from The American Heritage® Dictionary of the English Language, 4th Edition

  • transitive v. To act against with equal force; counteract.
  • transitive v. To compensate for; offset.
  • intransitive v. To act against an often detrimental influence or power.

from Wiktionary, Creative Commons Attribution/Share-Alike License

  • v. To have the same value as.
  • v. To counteract, counterbalance or neutralize.
  • v. To compensate for.

from the GNU version of the Collaborative International Dictionary of English

  • n. Power or value sufficient to obviate any effect; equal weight, strength, or value; equivalent; compensation; requital.
  • transitive v. To act against with equal force, power, or effect; to thwart or overcome by such action; to furnish an equivalent to or for; to counterbalance; to compensate.

from The Century Dictionary and Cyclopedia

  • To act against or antagonize with equal force or power; act or avail with equivalent effect against; counteract.
  • Hence To be or furnish an equivalent of or a compensation for; make good; offset.
  • n. Counterbalancing power or weight sufficient to obviate or counteract any effect; equal efficacy or value; compensation; requital.

from WordNet 3.0 Copyright 2006 by Princeton University. All rights reserved.

  • v. oppose and mitigate the effects of by contrary actions
  • v. compensate for or counterbalance


from The American Heritage® Dictionary of the English Language, 4th Edition

Middle English countrevaillen, from Old French contrevaloir, contrevail- : contre-, counter- + valoir, to be worth (from Latin valēre, to be strong; see wal- in Indo-European roots).

from Wiktionary, Creative Commons Attribution/Share-Alike License

From Anglo-Norman countrevaloir ( = Old French contrevaloir), from Latin contrā valēre ("to be worth against").


  • You don't call it countervail, you call it something else.

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  • Good imported witch-hazel, every twig ensorcelled by a nasty charm called the countervail that gives even more gold to his rich friends.

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  • Brazil's economic model, which features a strong government infrastructure to regulate the disruptive effects that free markets can have on social institutions, is a post-Bretton Woods system hybrid that features strategic alliances with France and China that countervail turbulent free market influences that have been the hallmark of more than 80 years of having the US as its major trade partner.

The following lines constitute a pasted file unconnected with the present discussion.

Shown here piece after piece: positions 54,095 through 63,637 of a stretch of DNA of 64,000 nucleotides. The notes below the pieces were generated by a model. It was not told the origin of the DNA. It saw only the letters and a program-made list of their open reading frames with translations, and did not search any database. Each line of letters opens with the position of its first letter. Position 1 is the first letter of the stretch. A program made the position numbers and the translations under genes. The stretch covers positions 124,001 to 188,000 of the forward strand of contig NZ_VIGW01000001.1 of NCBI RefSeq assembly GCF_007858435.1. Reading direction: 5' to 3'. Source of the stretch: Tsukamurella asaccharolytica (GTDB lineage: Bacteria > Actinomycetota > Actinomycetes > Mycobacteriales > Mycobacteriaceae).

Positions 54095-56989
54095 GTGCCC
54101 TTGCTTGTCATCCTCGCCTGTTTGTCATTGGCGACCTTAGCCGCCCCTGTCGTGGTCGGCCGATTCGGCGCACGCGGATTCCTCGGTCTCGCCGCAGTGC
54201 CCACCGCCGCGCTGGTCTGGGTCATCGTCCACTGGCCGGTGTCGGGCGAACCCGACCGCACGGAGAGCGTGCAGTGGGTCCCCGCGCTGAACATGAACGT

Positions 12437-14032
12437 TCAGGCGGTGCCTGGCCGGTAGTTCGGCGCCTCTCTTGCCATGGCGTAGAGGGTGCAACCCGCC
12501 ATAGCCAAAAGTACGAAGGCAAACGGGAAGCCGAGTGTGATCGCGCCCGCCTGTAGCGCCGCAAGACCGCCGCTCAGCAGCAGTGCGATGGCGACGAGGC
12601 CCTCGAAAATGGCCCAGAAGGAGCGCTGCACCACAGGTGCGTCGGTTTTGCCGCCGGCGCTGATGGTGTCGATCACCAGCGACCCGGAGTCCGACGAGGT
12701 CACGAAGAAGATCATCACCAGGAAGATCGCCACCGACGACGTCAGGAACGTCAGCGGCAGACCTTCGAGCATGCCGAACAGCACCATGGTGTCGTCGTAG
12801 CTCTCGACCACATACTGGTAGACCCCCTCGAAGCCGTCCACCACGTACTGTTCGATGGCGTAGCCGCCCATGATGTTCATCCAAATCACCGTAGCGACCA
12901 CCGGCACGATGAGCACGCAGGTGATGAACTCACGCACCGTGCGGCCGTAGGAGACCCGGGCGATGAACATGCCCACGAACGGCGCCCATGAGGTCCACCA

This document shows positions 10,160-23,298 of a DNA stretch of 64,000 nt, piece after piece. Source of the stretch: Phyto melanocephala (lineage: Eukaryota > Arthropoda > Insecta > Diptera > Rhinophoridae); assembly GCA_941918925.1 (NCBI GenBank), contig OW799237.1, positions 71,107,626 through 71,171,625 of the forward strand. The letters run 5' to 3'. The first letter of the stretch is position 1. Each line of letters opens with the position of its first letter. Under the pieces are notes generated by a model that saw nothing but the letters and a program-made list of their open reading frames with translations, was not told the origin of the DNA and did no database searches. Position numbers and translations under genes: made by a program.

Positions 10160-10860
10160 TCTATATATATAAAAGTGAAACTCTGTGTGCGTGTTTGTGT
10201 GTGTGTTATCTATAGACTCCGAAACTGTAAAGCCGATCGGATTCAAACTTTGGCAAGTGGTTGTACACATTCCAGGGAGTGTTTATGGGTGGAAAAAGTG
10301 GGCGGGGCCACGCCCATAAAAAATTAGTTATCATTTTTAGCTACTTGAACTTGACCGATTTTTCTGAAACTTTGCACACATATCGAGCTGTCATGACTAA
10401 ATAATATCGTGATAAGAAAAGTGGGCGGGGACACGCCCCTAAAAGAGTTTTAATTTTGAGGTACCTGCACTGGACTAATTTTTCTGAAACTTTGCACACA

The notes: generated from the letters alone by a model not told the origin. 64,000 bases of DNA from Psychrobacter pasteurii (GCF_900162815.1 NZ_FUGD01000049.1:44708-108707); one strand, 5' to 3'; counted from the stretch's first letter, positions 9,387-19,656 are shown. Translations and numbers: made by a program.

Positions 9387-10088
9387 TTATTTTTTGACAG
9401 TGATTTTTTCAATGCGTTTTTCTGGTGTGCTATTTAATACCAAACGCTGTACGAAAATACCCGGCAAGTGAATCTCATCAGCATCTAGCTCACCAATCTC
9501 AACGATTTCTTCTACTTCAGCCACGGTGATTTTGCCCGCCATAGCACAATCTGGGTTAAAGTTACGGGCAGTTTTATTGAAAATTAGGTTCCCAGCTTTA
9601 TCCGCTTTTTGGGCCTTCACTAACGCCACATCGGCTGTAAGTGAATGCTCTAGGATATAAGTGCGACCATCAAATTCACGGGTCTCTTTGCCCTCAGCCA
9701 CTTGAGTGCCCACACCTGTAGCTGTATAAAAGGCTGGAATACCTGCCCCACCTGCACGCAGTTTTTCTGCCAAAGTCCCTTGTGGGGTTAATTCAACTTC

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  • To countervail these concerns, employers are incentivized by tax credits that can make inmates and ex-offenders a lower-cost source of labor.

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  • It emanated from the need to countervail US public diplomacy that caused Dilma to suggest Washington has been engaging in a "disguised devaluation" of the dollar following Fed Chairman Ben Bernanke's charge that Beijing is keeping its yuan to dollar exchange rate artificially low, which does help the earnings of American companies who manufacture in and buy goods from China.

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  • It set the foundation for a principle of “containment”—the doctrine that American strength should firmly countervail all points of Soviet expansion.

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  • It is a duplicitous strategy because on the one hand she says she wants to restore the franchise to the voters from MI/FL, but on the other hand she is willing to countervail the franchise of all the other states.

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  • Obama is busy building a winning majority for wide future citizen support to countervail all that was set in motion by the Reagan Revolution, the power of which led to Bill Clinton, at the least, co-oping republican themes during his presidency, and later embracing GHWB, and which later [partly because of Bill's Oval Office behavior] allowed GWB to win in 2000 and bring the horrors we now live with from GWB/Cheney.

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  • He is gathering and consolidating the power of the masses to countervail against the entrenched powers, and the establishment's game.

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  • There are armed men enow to countervail all your efforts at escape.

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  • To act against with equal force; counteract.

    v. To compensate for; offset.

    v. To act against an often detrimental influence or power

    August 31, 2013